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Recognizing Memory Problems & Talking with your Doctor

It’s normal to forget things from time to time. And as we age, most of us become increasingly forgetful. However, there is a difference between normal memory loss and memory loss related to Alzheimer’s and related disorders. Forgetting where you placed the car keys, not remembering to pick up an item at the grocery store, forgetting to return a friend’s phone call is normal, but serious memory issues that disrupt everyday life can be a sign of mild cognitive impairment, dementia, or another medical condition. Here are examples of memory issues that you should speak with your doctor about:

  1. Repetitive Questioning
  2. Forgetting or Mixing Up Common Words
  3. Misplacing Items
  4. Getting Lost
  5. Mood Changes & Confusion
  6. Neglecting Grooming

1) REPETITIVE QUESTIONING

Asking the same questions over and over and over again is a sign that needs to be mentioned to a doctor.

2) FORGETTING OR MIXING UP COMMON WORDS

While it might be common to forget a word every once in a while, it is not common when it happens continuously. Along with forgetting common words, another sign it’s time to seek medical attention is when you or your loved one keep mixing up words, like saying “bed” instead of “refrigerator”.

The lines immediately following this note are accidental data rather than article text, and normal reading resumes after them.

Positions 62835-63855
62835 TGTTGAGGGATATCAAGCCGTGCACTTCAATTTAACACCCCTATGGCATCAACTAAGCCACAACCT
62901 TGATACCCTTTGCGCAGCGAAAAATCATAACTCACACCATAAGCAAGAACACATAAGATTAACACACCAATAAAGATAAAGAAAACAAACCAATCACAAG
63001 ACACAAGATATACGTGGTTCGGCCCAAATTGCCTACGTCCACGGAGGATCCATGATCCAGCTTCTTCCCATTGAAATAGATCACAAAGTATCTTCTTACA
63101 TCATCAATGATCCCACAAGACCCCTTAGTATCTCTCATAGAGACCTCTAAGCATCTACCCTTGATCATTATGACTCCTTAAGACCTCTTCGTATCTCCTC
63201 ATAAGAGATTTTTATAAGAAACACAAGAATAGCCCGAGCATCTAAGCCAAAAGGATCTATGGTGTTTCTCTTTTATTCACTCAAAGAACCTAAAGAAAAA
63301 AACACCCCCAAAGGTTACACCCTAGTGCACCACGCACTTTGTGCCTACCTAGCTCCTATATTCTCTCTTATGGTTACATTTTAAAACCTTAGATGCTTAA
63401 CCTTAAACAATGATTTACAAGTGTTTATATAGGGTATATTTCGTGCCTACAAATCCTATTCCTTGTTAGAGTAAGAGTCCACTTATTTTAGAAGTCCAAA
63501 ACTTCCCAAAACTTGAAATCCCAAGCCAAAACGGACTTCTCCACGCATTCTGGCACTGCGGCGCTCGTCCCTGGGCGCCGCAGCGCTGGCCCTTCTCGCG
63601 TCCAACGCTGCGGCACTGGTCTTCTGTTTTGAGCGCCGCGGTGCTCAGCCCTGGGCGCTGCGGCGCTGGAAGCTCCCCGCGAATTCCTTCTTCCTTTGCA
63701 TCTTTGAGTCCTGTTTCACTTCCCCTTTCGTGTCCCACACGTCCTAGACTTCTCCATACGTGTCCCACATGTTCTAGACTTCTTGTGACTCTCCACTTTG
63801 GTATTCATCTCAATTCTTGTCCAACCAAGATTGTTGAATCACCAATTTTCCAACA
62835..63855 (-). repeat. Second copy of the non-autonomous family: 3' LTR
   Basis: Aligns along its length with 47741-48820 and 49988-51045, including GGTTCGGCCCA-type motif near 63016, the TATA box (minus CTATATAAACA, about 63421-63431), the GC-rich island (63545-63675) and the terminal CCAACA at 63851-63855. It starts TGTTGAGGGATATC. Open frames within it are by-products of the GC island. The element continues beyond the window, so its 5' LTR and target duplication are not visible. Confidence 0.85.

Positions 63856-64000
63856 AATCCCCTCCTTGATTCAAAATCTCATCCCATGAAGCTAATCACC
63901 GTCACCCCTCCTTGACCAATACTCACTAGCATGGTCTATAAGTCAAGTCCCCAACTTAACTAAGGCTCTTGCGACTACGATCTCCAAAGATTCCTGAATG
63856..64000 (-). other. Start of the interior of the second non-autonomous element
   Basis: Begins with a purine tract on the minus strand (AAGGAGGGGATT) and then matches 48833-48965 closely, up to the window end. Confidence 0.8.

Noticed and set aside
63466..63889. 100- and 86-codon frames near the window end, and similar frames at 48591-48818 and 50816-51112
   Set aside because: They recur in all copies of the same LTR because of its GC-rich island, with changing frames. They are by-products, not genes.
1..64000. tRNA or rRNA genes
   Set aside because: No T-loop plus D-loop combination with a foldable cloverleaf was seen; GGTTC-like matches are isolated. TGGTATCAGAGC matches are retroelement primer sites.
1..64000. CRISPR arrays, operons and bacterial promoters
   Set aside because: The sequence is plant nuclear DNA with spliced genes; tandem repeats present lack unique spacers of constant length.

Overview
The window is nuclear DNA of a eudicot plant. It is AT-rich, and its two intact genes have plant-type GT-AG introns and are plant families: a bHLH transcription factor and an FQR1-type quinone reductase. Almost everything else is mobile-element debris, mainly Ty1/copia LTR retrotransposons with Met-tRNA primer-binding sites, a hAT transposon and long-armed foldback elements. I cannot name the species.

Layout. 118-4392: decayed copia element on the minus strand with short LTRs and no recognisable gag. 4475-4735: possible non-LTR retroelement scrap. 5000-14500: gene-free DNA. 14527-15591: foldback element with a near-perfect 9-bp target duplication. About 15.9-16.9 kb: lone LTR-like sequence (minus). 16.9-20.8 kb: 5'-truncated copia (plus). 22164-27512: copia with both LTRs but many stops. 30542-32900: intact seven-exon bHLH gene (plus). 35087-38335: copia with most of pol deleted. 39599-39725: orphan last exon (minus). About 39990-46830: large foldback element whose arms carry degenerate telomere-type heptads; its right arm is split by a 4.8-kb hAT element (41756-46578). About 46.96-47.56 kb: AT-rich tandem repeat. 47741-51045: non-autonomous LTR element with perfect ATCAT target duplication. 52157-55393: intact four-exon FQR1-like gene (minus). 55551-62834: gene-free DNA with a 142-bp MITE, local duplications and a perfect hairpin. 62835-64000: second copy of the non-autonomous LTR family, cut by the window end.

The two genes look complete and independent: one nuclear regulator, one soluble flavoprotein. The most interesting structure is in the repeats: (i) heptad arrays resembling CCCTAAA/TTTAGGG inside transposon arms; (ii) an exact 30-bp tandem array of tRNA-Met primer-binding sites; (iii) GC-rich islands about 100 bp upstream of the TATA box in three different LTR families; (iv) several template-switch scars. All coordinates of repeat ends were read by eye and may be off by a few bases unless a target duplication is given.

3) MISPLACING ITEMS

Yes, sometimes people misplace things, but if it’s happening more often, and/or things are being misplaced in illogical locations (like car keys in the bathroom hamper) it’s time to be concerned.

4) GETTING LOST

This is a big red flag! Getting lost in familiar places or wandering aimlessly are sure signs that you need to discuss what’s happening with your doctor.

5) MOOD CHANGES

If you or a loved one start experiencing mood swings or changes without any apparent reason, you need to be concerned.

ProTip: If you or a loved one seems to get confused about time, people, or places, it could be a sign of early-stage dementia, and you need to discuss it with your doctor.

6) NEGLECTING GROOMING

If you or your loved one stops taking care of themselves like neglecting to groom, forgetting to bath, brush one’s hair, or cleaning up after eating…these are signs that it is time to talk to the doctor about memory loss.  

MEMORY CARE SUPPORT

It comes down to: If you’re concerned about memory loss, see your doctor. Coming to terms with memory loss and the possible onset of dementia can be difficult, but it needs to be discussed with a doctor to help slow the progression of the disease and to help the person cope with the changes. This might also be the perfect time to consider a credible In-Home Care service like A Friend In Need Home Care to ensure you live the safest, best life possible.

 

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